Time out from the White House
After six years being a fly on Barack Obama’s wall, Hope Hall has learnt a thing or two about stressful situations.
As presidential videographer for the former United States president, she has documented his moments beyond press conferences and official visits, from the casual to the deeply personal.
But when Donald Trump became president, he decided he did not want a videographer.
So as Hope takes some time to see the world ‘‘outside the presidential bubble’’, she is sharing her experiences with the people she meets along the way - including teachers at a primary school in Marlborough.
Graeme Dingle Foundation Marlborough regional manager Kelvin Watt learnt she was in the country for the Emergency Media and Public Affairs conference in Wellington, and managed to book her in to speak to teachers and Kiwi Can staff at Renwick School on Friday.
The Kiwi Can team works alongside teachers at several schools across the region, delivering a life skills programme that teaches respect, integrity, positive relationships and resilience.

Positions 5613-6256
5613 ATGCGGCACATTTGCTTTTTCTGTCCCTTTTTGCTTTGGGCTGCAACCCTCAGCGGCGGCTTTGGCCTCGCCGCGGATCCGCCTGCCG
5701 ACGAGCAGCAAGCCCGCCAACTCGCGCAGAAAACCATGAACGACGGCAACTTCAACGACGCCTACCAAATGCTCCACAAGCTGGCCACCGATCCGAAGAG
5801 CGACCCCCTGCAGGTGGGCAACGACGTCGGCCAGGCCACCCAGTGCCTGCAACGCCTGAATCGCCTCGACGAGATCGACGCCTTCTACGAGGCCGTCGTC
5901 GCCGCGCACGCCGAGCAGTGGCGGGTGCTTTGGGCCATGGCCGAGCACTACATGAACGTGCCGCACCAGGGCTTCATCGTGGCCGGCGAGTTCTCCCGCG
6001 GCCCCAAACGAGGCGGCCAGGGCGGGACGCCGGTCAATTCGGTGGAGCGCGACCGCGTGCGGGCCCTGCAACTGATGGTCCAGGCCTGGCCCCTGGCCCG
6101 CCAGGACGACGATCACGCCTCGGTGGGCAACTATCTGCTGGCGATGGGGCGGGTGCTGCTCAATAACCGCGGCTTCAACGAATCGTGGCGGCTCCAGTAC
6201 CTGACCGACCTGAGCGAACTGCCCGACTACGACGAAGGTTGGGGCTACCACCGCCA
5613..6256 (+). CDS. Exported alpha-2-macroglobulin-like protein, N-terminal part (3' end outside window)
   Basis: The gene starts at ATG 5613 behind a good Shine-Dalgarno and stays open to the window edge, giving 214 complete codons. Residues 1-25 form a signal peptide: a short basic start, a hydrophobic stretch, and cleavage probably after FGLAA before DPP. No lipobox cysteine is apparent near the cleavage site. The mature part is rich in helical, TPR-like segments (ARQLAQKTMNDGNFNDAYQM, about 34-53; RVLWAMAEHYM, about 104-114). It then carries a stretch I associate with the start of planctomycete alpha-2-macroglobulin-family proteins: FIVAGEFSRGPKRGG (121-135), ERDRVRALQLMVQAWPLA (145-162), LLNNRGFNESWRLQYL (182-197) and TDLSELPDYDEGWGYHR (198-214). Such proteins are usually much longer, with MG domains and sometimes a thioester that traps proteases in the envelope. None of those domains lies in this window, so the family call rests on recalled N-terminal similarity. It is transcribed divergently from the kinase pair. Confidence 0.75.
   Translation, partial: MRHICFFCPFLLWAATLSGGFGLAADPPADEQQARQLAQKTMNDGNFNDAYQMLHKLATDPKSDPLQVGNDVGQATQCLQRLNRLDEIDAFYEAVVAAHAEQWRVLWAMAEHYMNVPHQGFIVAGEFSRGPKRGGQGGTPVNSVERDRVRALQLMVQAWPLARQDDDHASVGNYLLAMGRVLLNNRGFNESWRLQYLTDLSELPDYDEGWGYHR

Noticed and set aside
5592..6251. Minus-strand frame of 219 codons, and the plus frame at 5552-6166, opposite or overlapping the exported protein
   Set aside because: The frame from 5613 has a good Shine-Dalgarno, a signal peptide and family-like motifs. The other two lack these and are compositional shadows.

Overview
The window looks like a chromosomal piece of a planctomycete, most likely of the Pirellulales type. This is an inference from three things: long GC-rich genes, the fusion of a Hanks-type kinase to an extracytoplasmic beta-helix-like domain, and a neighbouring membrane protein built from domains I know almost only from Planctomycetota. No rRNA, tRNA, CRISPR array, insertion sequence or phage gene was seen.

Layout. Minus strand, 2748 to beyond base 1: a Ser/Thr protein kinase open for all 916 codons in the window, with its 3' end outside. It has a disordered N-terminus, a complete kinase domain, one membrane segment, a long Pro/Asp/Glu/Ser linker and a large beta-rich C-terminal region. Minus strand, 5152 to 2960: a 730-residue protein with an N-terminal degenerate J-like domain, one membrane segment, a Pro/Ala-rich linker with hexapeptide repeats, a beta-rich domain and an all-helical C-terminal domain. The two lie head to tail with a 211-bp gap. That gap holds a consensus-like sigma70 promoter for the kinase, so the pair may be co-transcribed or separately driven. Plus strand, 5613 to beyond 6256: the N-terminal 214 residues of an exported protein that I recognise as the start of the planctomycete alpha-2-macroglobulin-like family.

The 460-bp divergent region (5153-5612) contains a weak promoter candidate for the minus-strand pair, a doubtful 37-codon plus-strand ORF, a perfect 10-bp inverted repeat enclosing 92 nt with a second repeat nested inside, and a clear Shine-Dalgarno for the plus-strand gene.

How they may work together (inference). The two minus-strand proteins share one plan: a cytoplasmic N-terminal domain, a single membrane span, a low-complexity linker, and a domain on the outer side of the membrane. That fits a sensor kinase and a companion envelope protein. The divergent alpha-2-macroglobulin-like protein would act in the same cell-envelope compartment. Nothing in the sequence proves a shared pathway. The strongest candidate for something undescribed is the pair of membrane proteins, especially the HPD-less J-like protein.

‘‘We thought it would be interesting for them to hear her observations of one of the world’s greatest role models,’’ Kelvin says.
Hope says working for the leader of the free world requires many of the same skills as working with children.
‘‘The responsibility of teaching is one of the great pillars of our society. You’re in a position of power and with that comes great responsibility. And the sort of values that good world leaders live by are the same as those that teachers do.’’
Hope has mentored many White House staffers over the years, and developed her own tips for performing well in a stressful environment.
‘‘When you’re working for a political figure, especially the US president, there’s always a crisis,’’ Hope says.
‘‘There was a lot of pressure, not just on me and my team, but other teams in the White House. But when you’re working with someone like Barack Obama, you’ve got to deal with that pres- sure every day, and not be anything less than a clear-minded, thorough, thoughtful person every day.’’
Hope has learnt a small amount about New Zealand poli- tics in her three-week visit, but says the general election campaigns seem tame compared to what she is used to back home: ‘‘This seems like an extremely thoughtful, reasonable place.’’